Smith's Criminal Case Compendium

Smith's Criminal Case Compendium

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This compendium includes significant criminal cases by the U.S. Supreme Court & N.C. appellate courts, Nov. 2008 – Present. Selected 4th Circuit cases also are included.

Jessica Smith prepared case summaries Nov. 2008-June 4, 2019; later summaries are prepared by other School staff.

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E.g., 06/29/2024
E.g., 06/29/2024

The defendant was tried for possession of a firearm by a felon, first-degree kidnapping, burglary, DVPO violations with a deadly weapon, first-degree rape and first-degree forcible sexual offense arising from the violent kidnapping and rape of his former girlfriend.

(1)...

State v. Alonzo, 373 N.C. 437 (Feb. 28, 2020)

Contrary to the conclusion of the Court of Appeals below, the trial court did not err in this felony child abuse case under G.S. 14-318.4 by failing to instruct the jury that the term “sexual act” for purposes of the offense is the definition provided for the term in what is now Article 7B...

State v. Stepp, 367 N.C. 772 (Jan. 23, 2015)

(per curiam). For reasons stated in the dissenting opinion below, the court reversed the court of appeals. In the decision below, State v. Stepp, __ N.C. App. __, 753 S.E.2d 485 (Jan. 21, 2014), the majority held that the trial court committed reversible error by failing to instruct the...

State v. Carter, 366 N.C. 496 (Apr. 12, 2013)

The court reversed the decision below in State v. Carter,216 N.C. App. 453 (Nov. 1, 2011) (in a child sexual offense case, the trial court committed plain error by failing to instruct on attempted sexual offense where the evidence of penetration was conflicting), concluding that the...

State v. Smith, 362 N.C. 583 (Dec. 12, 2008)

When instructing on indecent liberties, the trial judge is not required to specifically identify the acts that constitute the charge.

In this Durham County case, defendant appealed his convictions for two first-degree forcible sexual offense charges and five other charges related to the rape and assault of a female, arguing (1) plain error by instructing the jury on only one count of first-degree forcible sexual offense, and (...

The defendant became abusive and violent toward his romantic partner, D.C., after finding out that she had engaged in an intimate relationship while he was in prison for a year. The defendant forced D.C. to drive him to his cousin’s house, while telling her that she would be having sex...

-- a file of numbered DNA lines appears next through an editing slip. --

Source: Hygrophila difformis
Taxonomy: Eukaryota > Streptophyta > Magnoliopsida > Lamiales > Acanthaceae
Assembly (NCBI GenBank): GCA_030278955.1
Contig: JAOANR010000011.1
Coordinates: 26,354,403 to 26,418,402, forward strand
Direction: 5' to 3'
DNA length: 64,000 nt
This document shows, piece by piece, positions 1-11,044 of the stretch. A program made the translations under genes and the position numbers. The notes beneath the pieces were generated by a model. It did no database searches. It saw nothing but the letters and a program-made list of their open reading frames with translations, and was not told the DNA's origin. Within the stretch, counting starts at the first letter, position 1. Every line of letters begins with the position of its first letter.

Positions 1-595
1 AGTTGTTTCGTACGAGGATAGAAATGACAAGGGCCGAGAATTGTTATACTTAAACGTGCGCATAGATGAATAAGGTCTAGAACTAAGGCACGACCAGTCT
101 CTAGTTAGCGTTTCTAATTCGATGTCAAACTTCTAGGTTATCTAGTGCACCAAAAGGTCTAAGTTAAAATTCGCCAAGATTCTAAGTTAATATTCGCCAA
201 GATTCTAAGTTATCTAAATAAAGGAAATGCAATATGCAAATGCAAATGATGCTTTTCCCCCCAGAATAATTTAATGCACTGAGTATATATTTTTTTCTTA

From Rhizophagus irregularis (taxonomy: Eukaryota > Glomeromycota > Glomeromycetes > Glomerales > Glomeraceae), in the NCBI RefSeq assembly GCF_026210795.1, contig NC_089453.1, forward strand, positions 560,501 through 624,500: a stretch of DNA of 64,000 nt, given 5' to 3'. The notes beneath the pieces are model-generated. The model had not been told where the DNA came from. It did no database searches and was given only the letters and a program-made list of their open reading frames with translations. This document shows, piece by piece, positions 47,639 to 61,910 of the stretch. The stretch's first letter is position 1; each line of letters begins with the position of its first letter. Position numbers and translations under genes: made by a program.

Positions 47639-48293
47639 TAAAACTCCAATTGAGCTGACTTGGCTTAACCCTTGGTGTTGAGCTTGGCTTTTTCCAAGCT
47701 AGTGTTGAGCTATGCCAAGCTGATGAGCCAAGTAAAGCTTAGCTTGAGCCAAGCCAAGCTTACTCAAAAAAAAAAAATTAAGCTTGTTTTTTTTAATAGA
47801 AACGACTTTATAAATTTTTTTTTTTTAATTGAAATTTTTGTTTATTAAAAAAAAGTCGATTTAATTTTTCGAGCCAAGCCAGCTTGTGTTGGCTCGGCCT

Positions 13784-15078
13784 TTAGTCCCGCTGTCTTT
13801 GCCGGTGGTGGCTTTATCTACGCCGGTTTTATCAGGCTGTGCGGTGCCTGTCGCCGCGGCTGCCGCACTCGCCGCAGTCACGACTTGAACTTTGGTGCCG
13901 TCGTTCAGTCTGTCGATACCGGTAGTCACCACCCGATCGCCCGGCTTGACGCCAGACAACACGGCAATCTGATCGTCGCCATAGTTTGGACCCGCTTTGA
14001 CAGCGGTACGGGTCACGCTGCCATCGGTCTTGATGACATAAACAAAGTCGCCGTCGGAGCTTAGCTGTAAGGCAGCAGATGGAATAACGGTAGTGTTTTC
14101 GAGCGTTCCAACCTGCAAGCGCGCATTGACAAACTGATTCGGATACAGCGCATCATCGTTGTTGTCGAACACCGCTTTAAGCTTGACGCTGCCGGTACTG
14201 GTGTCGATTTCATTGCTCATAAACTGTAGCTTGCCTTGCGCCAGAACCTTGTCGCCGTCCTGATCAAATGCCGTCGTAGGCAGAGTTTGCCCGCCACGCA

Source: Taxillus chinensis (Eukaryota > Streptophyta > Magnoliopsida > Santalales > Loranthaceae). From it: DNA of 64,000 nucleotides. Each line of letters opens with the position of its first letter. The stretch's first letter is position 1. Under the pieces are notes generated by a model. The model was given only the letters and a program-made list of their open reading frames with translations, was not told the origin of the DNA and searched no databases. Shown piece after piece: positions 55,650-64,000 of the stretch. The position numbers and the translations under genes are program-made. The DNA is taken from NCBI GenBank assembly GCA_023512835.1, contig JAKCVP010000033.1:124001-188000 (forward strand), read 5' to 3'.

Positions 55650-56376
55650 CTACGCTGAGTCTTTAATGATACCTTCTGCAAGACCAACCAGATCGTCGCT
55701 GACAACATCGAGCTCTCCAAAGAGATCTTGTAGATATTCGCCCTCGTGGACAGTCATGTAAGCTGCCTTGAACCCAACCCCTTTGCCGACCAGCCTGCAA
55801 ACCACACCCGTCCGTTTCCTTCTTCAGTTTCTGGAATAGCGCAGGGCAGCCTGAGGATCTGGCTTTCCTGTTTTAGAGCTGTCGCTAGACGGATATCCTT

The defendant and his longtime friend, Ivy, began dating in 2017. Per Ivy’s clear and constant requests, their sexual contact with each other was limited to kissing and touching above the waist. Whenever the defendant tried to touch her below the waist, she told him to stop.

...

The defendant was convicted of indecent liberties with a child and felony child abuse by sexual act based on crimes committed against his daughter and stepdaughter. 

(1) The court of appeals determined that the trial court did not plainly err in instructing the jury on felonious child...

In this second-degree rape case, the trial court did not commit plain error by failing to instruct the jury that lack of consent was an element of rape of a physically helpless person. Because lack of consent is implied in law for this offense, the trial court was not required to instruct the...

In this rape case, because the evidence was clear and positive and not conflicting with respect to penetration, the trial court did not err by failing to instruct on attempted rape. Here, among other things, a sexual assault nurse testified that the victim told her she was penetrated, the victim...

In a multi-count indecent liberties with a student case, the trial court did not err by failing to instruct the jury using the specific acts alleged in the amended bill of particulars. The trial court properly instructed the jury that it could find the defendant guilty if it concluded that he...

In a rape of a child by an adult case, the trial court did not commit plain error by failing to instruct the jury on the lesser offense of first-degree rape where there was no dispute that the defendant was at least 18 years of age. 

In a child sexual offense case in which the indictment specified digital penetration and the evidence supported that allegation, the trial court was not required to instruct the jury that it only could find the defendant guilty if the State proved the specific sex act stated in the indictment....

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